Anyway, my question in all of this is - what do you guys use this stuff for? Is Linux’s only advantage over windows that its more stable and the fact that you’re not supporting a monopoly?

because to be honest, my windows doesnt crash much (IE is another issue, but thats why I downloaded firefox) with 64 bit vs 32 bit is it just that things generally run faster or do most of you have video editing/graphic design projects that would take forever otherwise? In other words, is there a practical point to running the latest and best and knowing all the different OS stuff, or is it just an enjoyable hobby for most of you? Thanks, just curious

[quote]KBCThird wrote:
Anyway, my question in all of this is - what do you guys use this stuff for?[/quote]

To pay the house, the cars; to feed the family. :slight_smile:

Stability is not much of an issue with Windows, hasn’t been for years. Most problems occur with cheapo hardware and bad drivers. On server class certified hardware, Windows 2003 and up are rock solid, at least in my experience.

The other problem with Windows is that it used to run all users as “admin” by default, which lead to the enormous problems we’ve had (and are still having) with viruses/trojans/spyware/etc. Linux, and other unix-like OS (BSD, OS X, etc) have always been setup so that users operate with limited rights to the machine, making infections harder to accomplish.

Vista is taking steps to rectify that problem, but they’re going at it in an odd manner…

64 bits’ advantage is not really in processing speed, it’s in being able to address enormous amounts of memory. This, in turn, is mostly useful for certain types of applications, such as databases, who can gain a lot of speed if they can keep data in memory and not have to go to disk.

For the average home user, 64 bits doesn’t provide much advantage. It’s not worth it to upgrade from 32 to 64 bits right now; better to wait until the price differences make the point moot, or there’s some “must-have” app that’s only 64 bits.

For me it’s both. It’s an enjoyable hobby that I happen to be able to get paid for.

[quote]Mister T. wrote:
DanErickson wrote:
I am currently downloading Linux to install on my 2nd hard drive. Linux has supported 64 bit for way longer than Microsoft.

Plus if I remember correctly when you download the source code you can compile it for whatever processor you want. Or… does 64 bit compatibility have to be written into the source code?

What version are you going to install? I’m not sure about compiling the source code for a 64 bit (I’m new to Linux), but I’m currently running the 64 bit version of Ubuntu.

http://www.ubuntu.com/getubuntu/download

[/quote]

I am not sure what version I will install. The last time I was running Linux the 2.6 version of the kernel was in it’s beta stage. Thanks for the link, I will try that distro.
:stuck_out_tongue:

[quote]Nich wrote:
DanErickson wrote:
Nich wrote:
gab1707 wrote:
Your operating system needs to be 64 bit and the applications you use 64 bit to be running in 64 bit.

so they answer is no.

correct
answer is no
games and stuff actaully have very little support for the 64bit stuff right now
I know mine is a 64 bit os its a pain to find stuff comaptable right now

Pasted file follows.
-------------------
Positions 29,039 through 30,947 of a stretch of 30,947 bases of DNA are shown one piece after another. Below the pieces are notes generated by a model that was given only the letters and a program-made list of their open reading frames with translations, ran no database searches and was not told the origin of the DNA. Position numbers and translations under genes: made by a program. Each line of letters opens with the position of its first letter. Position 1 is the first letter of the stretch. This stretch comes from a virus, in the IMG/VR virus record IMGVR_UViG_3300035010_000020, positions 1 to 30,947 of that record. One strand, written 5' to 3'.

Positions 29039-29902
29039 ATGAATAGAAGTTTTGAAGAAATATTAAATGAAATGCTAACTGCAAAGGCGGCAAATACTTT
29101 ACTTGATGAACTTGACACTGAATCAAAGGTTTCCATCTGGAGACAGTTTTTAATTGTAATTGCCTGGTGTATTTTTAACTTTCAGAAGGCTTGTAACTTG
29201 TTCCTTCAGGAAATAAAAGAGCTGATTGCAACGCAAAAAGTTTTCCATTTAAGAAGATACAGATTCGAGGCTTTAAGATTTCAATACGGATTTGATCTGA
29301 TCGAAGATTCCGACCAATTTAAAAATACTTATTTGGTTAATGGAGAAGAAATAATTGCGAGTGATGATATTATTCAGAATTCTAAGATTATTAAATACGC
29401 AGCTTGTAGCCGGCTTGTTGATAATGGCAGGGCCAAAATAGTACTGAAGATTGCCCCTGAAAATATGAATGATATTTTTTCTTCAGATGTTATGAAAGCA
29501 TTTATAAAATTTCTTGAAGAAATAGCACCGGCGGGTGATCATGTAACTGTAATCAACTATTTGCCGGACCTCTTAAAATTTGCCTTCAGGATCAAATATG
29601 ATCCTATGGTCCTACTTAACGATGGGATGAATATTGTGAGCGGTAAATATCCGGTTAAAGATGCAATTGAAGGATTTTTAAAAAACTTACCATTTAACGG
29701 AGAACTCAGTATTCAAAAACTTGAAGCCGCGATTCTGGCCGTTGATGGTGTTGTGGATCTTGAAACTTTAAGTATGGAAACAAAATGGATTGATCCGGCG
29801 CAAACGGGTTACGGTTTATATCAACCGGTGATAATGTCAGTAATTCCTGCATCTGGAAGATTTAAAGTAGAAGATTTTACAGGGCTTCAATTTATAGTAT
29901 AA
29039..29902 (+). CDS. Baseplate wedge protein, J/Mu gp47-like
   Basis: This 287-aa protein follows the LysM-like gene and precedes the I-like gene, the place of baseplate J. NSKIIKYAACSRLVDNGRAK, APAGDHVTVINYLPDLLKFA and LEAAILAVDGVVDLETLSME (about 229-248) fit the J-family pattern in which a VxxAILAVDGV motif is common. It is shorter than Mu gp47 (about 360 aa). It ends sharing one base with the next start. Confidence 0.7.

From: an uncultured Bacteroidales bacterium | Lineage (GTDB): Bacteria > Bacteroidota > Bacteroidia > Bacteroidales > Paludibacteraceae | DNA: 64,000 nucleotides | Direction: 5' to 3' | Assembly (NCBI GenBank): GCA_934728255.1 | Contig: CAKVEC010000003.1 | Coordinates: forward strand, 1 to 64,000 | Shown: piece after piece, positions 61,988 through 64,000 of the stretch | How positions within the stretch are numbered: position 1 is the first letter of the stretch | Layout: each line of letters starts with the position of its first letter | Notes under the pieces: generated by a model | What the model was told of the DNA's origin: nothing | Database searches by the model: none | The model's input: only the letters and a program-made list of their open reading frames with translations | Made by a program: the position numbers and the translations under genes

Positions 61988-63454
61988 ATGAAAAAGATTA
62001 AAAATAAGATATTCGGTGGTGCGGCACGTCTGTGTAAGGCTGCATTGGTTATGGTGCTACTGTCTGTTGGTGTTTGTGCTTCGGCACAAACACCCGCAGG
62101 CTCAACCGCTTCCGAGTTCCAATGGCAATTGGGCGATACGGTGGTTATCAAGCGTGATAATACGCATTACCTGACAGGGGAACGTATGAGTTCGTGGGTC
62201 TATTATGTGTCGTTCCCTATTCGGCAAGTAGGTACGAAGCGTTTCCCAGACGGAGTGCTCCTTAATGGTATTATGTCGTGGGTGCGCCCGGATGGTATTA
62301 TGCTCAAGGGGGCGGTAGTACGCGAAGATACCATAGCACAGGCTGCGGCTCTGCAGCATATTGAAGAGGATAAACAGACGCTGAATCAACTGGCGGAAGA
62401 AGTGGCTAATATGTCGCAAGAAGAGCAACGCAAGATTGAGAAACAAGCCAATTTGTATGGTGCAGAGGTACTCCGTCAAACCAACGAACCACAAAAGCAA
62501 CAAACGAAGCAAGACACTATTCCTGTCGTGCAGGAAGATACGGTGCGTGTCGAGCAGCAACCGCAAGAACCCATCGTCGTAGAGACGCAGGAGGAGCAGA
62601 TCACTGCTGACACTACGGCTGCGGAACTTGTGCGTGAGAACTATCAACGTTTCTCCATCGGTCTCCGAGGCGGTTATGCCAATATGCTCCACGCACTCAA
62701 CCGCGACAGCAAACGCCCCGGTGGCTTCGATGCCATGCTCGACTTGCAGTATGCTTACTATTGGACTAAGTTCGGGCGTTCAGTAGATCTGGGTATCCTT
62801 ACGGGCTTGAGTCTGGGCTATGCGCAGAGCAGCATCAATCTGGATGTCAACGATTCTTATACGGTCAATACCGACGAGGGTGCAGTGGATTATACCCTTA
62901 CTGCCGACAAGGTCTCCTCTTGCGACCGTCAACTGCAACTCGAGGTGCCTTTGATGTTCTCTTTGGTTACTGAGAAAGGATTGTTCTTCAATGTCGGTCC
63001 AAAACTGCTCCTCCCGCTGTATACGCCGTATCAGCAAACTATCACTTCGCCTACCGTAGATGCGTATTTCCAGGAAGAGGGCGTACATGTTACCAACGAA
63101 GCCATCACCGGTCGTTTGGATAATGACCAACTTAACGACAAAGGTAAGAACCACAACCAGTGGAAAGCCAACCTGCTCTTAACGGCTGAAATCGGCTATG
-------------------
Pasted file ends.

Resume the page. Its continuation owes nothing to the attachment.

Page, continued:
So if you have a 64 bit O/S you can’t run anything that is 32 bit?
I can run things that are 32 bit
like
IE is 32 bit I run games that are 32bit x86 programs are fine main issue is the drivers.

I have 2 sets of folders one is program files and one is program files(x86) which is 32 bit stuff
now I am not real familer with it yet but I know that I can run 32bit stuff on the 64 it os but not the other way around
if you have a 32 bit system then you will only use 32 bit
obviously
but there is no 32bit drivers that will work with a 64bit os

my linux is also 64 bit ubuntu but it does not have quite as many issues with comaptability issues that windows does.
and I have no idea about this one yet as I am new to linux (about 1 1/2 years)
I am running vista ultimate 64 btw the xp pro 64 that I tried was a mess this one is really alot of plug and play stuff though it works quite well actually I was surprised.

[/quote]
Ok thanks for the info. I was actually thinking of picking up a copy of the WinXP 64 bit version but I won’t now. I need to check to see if I can find 64 bit drivers for all my hardware then. Hell… even my printer has 64 bit drivers.

[quote]johnnytang24 wrote:
DanErickson wrote:
I am currently downloading Linux to install on my 2nd hard drive. Linux has supported 64 bit for way longer than Microsoft. Plus if I remember correctly when you download the source code you can compile it for whatever processor you want. Or… does 64 bit compatibility have to be written into the source code?

64-bit support must be written into whatever you are running.

If you’ve never used linux, I don’t suggest trying to compile a 64-bit kernel for your system. It wouldn’t make any sense. You would also need the 64-bit versions of all the libraries and all the software. Try downloading a 64-bit distribution instead. Of course, every 64-bit version I’ve used has been a bit buggier than the 32-bit version.

But why the obsession with 64-bit in the first place?[/quote]
Ah yes, ok that makes sense. See… I was thinking of just installing whatever distro and then recompiling the kernel. But your right… most of the stuff would still be 32 bit. I did use Linux for a couple of years but I forget a lot of stuff now.

[quote]pookie wrote: